Language Learning and Language Policy between Attitudes and Identities
Edited By Konrad Bergmeister and Cecilia Varcasia
CECILIA VARCASIA - Introduction - 7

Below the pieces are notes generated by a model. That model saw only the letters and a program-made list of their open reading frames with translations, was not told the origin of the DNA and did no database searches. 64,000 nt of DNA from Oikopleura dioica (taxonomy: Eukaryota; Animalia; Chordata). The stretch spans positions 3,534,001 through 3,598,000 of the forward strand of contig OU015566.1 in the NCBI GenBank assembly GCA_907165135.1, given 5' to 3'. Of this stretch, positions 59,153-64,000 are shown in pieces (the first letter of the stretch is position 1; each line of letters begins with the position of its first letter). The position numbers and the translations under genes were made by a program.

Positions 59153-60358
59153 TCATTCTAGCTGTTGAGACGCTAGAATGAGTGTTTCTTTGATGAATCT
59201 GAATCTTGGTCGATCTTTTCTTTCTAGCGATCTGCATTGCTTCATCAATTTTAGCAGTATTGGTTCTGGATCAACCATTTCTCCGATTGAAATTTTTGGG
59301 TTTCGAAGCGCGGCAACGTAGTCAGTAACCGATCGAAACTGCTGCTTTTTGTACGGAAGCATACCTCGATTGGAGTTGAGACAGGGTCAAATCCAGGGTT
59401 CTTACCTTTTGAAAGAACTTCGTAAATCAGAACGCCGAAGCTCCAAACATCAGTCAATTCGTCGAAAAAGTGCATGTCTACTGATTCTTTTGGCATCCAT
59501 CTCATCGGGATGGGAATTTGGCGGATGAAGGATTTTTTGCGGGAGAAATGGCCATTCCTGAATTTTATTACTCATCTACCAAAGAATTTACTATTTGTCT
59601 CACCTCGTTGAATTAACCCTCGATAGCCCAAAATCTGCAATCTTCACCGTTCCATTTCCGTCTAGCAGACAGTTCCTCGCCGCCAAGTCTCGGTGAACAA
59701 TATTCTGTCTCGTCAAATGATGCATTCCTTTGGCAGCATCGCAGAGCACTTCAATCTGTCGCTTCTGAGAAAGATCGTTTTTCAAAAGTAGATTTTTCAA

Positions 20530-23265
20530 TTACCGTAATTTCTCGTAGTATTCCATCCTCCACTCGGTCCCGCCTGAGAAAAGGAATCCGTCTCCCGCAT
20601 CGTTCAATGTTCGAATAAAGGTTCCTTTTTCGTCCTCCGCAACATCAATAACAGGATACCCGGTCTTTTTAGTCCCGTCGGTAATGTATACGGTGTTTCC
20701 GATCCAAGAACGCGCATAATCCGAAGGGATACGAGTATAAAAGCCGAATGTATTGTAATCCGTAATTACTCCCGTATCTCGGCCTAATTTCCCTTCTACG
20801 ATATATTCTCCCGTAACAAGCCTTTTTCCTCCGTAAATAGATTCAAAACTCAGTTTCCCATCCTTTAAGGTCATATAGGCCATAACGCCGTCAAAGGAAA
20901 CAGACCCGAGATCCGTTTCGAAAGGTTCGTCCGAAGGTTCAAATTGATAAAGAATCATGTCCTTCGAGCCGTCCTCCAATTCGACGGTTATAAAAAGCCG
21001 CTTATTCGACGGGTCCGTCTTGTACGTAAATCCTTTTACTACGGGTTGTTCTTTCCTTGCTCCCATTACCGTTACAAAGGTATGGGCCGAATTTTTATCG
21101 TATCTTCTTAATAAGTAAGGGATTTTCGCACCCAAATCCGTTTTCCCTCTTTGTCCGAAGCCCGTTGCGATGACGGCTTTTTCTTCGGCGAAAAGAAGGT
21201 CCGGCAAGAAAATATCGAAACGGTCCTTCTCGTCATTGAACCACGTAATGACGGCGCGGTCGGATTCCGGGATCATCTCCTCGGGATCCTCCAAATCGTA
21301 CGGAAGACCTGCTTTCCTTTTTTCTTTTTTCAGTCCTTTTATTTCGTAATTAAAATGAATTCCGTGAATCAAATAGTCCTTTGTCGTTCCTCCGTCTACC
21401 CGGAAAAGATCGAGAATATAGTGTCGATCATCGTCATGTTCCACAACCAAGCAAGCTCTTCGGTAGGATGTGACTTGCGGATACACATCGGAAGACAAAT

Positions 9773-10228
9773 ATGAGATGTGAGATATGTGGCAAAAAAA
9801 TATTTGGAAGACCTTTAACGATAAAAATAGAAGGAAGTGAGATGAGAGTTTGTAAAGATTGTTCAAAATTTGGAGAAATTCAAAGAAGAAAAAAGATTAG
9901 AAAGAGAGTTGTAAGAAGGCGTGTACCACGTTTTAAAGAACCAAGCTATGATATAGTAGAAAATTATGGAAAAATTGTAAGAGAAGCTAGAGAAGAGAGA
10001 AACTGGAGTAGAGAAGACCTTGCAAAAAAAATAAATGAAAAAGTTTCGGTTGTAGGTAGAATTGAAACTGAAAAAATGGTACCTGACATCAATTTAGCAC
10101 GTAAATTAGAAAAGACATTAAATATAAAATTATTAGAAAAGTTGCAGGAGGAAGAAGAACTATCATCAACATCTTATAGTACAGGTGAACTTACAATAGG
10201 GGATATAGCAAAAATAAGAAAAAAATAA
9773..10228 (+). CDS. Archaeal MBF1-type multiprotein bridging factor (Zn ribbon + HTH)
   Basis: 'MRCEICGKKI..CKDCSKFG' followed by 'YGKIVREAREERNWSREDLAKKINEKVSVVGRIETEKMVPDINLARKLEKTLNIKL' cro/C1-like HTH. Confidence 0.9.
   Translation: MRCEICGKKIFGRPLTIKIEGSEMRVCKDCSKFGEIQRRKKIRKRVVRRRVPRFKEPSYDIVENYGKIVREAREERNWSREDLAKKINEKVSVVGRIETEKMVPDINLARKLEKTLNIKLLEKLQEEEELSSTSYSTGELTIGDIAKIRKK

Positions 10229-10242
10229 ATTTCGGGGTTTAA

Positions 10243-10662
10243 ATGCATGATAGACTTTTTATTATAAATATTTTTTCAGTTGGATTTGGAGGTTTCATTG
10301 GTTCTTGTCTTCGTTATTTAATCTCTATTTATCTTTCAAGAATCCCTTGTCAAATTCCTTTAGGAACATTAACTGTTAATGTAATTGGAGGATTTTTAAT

CECILIA VARCASIA Introduction This volume presents research that fits in with a range of studies over the past decade that respond to the widespread phenomenon of multi- lingualism1. Multilingualism has become an increasingly common phenomenon around the world due to many factors, including issues concerning the maintenance and promotion of regional and minority languages, and the ever emergent need for people to know other lan- guages than their own so as to be competitive internationally in the globalized business world. In 2004 Clyne claimed that multilingual- ism, rather than bilingualism, would become the desirable cooperative goal of all nations. Multilingualism maintenance, development and spread, according to him, would be “related to other issues in lan- guage policy, including school language choice, university language offerings, and the linguistic effects of the internationalization of uni- versities” (Clyne 2004: 19). If one looks at the current world’s lingui- stic situation, there are around 7,000 languages and about 200 inde- pendent countries altogether, as reported in Ethnologue (Lewis 2009). The number of speakers of the different languages is unevenly distri- buted, and 40% of the world’s population has one of the most com- mon eight languages as a first language: Mandarin, Hindi, Spanish, English, Bengali, Portuguese, Arabic and Russian (Gordon 2005). More than 4,000 of the world’s languages are spoken by less than 2% of the world’s population and 516 of these languages are nearly ex- tinct. The most multilingual continents are Asia and Africa (see also Cenoz 2009: 1). Such a...
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